Saturday, November 6, 2010
Can Denis Morrill be gone fast enough?
Several charter expansion and amendment requests passed through the State Board's Law and Policy committee and the full board yesterday, and angry, outgoing member Denis Morrill voted against all of them. You could sense his resentment as he brought up red herring after diversionary topic in an effort to derail even simple and non-controversial amendments. He truly is an opponent of the very idea of charter schools.
Utah Virtual Academy (on whose board I sit) had an amendment to change their parent "advisory" group into a more traditional parent organization that could be involved in more school activities and management decisions. Morrill used the amendment as a soap box to blast all the charters that get their charter approved, and then come back over and over to get rid of any parental involvement. That's the opposite of what UTVA was doing (and not true in any case), but no matter. Then it was on to why a virtual school would cost money at all, anyway, since they don't pay for a school building. In the discussion about expanding the role of parents in the school, UTVA staff was answering questions about teacher compensation, development costs, and curriculum expenses. Board Member Carol Murphy had to bring everyone around more than once. "Well, back to the issue at hand..."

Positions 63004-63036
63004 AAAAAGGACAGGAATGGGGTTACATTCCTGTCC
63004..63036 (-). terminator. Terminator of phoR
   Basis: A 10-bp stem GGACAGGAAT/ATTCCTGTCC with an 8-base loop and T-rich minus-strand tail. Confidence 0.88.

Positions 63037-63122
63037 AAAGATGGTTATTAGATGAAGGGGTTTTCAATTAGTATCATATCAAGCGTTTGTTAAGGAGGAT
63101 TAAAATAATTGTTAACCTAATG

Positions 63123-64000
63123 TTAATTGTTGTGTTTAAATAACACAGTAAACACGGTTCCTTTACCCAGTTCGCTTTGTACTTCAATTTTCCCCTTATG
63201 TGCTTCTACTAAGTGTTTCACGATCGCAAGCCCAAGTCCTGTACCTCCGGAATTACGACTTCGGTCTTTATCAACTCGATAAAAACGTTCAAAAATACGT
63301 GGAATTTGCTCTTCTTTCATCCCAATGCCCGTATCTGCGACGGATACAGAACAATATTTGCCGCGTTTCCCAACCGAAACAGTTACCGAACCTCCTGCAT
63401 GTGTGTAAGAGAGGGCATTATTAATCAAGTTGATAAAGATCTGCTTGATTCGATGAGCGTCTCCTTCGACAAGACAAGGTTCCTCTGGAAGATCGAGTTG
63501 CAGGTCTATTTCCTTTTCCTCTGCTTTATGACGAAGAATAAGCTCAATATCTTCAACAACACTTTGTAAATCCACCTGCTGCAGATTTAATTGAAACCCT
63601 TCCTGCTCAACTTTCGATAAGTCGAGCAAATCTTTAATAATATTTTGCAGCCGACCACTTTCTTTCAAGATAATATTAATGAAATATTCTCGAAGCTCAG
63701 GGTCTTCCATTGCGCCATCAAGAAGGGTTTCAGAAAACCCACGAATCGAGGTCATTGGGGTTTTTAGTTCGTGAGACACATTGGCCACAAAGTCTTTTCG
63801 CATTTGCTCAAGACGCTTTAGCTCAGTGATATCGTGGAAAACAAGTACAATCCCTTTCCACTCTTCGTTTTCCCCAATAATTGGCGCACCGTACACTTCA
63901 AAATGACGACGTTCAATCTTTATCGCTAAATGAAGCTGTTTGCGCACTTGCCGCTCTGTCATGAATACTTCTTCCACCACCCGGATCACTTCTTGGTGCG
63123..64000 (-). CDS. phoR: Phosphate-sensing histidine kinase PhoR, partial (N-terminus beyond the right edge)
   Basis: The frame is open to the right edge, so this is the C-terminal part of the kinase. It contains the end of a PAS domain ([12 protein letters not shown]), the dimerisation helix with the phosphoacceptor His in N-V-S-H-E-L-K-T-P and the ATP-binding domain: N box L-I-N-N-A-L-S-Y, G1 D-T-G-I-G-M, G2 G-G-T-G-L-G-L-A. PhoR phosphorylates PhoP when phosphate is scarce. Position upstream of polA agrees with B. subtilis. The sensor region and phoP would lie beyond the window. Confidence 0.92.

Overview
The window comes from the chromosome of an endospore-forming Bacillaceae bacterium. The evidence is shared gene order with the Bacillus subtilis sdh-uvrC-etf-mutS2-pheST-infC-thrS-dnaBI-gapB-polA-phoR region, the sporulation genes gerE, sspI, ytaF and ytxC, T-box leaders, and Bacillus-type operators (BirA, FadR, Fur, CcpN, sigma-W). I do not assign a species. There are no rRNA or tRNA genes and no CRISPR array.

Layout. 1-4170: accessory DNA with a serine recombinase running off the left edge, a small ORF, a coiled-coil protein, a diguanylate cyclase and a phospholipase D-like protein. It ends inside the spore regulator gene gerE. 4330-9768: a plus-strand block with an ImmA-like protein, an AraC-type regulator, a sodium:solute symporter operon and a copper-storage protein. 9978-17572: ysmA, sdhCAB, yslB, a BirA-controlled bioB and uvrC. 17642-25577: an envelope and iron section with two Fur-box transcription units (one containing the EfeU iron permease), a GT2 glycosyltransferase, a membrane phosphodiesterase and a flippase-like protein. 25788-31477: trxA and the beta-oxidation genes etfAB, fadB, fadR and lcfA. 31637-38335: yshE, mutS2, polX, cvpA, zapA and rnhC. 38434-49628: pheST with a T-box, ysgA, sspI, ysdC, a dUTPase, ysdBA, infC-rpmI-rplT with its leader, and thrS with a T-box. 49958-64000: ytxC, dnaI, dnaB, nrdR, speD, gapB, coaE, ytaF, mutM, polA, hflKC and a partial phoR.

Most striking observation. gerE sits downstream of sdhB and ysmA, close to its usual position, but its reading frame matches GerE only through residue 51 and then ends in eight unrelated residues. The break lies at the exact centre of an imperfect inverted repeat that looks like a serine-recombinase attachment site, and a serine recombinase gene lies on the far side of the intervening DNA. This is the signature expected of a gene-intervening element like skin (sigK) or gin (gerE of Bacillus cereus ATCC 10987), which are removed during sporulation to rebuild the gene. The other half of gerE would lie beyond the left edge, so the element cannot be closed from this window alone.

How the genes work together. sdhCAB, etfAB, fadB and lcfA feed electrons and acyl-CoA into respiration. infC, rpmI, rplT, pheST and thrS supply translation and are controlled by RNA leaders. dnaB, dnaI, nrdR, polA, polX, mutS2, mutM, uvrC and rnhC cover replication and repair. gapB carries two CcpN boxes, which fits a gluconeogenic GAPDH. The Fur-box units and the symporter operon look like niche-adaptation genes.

Morrill ignored the law when discussing American Preparatory Academy's expansion request. He used that as a soapbox to rail against conflicts of interest (even though the school followed all the laws and regulations about regulated relationships) and the cost of the school's management (even though it's not more than districts or other charters spend.) He wasn't interested in data, just in finding an excuse to vote against every charter school proposal before his committee.
He voted against Entheos's expansion because the school didn't have as many minority students as the school where his daughter used to teach.
Morrill began the committee meeting by reminding everyone that the committee didn't want to hear from any of the 20 or so charter representatives that were there to help the board understand their requests. When he made went on one of his rants and the school representatives asked if he could respond, Morrill said no, before other board members then insisted that the school's be given a chance to answer.
Morrill has become angry and desperate. His lawsuit isn't going anywhere, and he's angry that the process for elections deprived him of a seat that he acts is his by right. And the veneer has come off. The nominating committee that recommended candidates for the State Board left him out of the mix. Now they must be watching his behavior and thinking, "Thank you for proving our point."